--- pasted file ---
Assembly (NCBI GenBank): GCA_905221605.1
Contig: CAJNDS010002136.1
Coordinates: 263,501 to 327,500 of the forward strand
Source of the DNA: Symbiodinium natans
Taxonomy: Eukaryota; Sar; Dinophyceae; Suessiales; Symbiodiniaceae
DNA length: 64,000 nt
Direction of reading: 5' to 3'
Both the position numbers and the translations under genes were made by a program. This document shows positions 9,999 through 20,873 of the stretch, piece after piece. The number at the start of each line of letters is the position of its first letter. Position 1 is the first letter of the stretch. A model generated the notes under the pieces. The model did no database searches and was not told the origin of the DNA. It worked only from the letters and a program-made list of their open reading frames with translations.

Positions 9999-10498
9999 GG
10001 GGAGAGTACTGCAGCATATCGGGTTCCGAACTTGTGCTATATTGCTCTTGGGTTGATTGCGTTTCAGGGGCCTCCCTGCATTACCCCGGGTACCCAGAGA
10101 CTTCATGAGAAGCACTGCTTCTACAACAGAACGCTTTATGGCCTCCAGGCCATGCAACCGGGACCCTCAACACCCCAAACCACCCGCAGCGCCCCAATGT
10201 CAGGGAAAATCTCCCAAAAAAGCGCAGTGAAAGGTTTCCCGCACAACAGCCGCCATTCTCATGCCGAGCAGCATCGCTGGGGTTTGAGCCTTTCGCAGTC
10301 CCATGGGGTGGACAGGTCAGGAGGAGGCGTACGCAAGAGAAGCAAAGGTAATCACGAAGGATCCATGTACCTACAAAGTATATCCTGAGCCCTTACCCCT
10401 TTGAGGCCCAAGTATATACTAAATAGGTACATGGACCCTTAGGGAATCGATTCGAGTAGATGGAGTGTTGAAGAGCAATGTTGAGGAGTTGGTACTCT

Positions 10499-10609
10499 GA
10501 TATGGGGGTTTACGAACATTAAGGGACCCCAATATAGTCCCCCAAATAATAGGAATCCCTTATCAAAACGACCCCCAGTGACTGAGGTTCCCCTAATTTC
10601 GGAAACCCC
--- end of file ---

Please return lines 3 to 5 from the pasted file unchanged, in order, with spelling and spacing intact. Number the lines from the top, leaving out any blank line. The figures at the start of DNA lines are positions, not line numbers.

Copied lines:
Coordinates: 263,501 to 327,500 of the forward strand
Source of the DNA: Symbiodinium natans
Taxonomy: Eukaryota; Sar; Dinophyceae; Suessiales; Symbiodiniaceae